The GOP debate in Houston on Thursday night was arguably Donald J. Trump’s worst of the entire 2016 campaign. He allowed Sen. Marco Rubio (R-FL) to mock him, and hurled insults while Sen. Ted Cruz (R-TX) took the high road. Rubio’s supporters are justifiably gleeful, and Cruz’s supporters were reassured to see him win on home turf.
Yes, Trump lost–but he also won. And not just because of online polls, or Chris Christie’s endorsement Friday.
Trump won because Rubio and Cruz each found a reason to stay in the race. So they will continue splitting the vote, allowing Trump to stay on top.
Trump mocks the idea that if his rivals combined their votes, they could defeat him. As other candidates drop out, he notes, at least some of those votes will come to him. Yet Trump consistently loses in head-to-head contests. If the Republican Party could consolidate behind Rubio or Cruz, Trump could still lose.
Whether because each sincerely believes he can win, or is too vain to yield to the other, Rubio and Cruz have failed to solve this puzzle. Cruz has suffered three third-place finishes in a row, but he has a good chance of winning two of the twelve Super Tuesday states (Texas and Arkansas), while Rubio leads in none. Conversely, while Cruz claims that he is the only candidate who can beat Trump, only Rubio has made him bleed. Rubio has also racked up a set of big endorsements. On the other hand, Cruz has much of the conservative media.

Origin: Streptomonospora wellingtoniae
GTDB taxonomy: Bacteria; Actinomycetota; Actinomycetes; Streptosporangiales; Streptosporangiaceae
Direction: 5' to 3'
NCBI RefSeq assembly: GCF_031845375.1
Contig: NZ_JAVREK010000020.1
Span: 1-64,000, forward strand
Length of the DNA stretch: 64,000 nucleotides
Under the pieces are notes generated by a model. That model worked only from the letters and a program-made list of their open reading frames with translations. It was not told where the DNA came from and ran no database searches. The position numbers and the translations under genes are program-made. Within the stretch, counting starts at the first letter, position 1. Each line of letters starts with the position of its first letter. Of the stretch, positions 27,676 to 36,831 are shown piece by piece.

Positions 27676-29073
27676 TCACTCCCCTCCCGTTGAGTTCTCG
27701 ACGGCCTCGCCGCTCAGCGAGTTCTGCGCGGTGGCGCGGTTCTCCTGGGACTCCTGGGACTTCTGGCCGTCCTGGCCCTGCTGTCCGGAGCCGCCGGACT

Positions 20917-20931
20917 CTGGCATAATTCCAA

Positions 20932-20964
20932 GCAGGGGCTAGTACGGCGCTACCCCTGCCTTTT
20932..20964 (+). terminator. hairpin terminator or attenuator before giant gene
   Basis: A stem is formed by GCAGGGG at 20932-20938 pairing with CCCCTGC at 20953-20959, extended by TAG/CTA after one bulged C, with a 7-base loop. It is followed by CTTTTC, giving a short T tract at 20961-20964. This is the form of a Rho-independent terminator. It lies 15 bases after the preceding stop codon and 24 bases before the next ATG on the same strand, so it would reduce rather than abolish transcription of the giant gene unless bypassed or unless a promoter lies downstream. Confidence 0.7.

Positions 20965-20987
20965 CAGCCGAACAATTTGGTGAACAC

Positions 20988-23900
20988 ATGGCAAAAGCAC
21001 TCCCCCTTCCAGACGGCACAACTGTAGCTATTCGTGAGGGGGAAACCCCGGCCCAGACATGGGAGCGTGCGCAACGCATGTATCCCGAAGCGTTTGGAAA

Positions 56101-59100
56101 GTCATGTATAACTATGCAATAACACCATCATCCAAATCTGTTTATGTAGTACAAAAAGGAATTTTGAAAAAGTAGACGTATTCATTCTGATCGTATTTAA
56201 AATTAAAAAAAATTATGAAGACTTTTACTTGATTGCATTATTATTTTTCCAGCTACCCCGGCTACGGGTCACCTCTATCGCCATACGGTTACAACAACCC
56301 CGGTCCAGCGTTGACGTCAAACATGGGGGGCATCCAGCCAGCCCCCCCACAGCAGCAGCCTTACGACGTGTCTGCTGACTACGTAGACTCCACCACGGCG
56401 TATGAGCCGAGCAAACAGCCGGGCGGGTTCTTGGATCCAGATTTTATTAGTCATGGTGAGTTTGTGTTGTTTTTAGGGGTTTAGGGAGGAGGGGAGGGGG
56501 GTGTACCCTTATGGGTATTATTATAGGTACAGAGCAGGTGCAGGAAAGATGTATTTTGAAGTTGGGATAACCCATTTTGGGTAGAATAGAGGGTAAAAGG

Neither feels an urgency to quit.
Nor do their supporters show any eagerness to reconcile. In fact, they may dislike each other more than they dislike Trump. Cruz supporters will never let Rubio forget the Gang of Eight, and Rubio fans consider Cruz unelectable.
If Rubio had done less well Thursday, or Cruz had collapsed, Trump would be in trouble. Instead, he won by losing.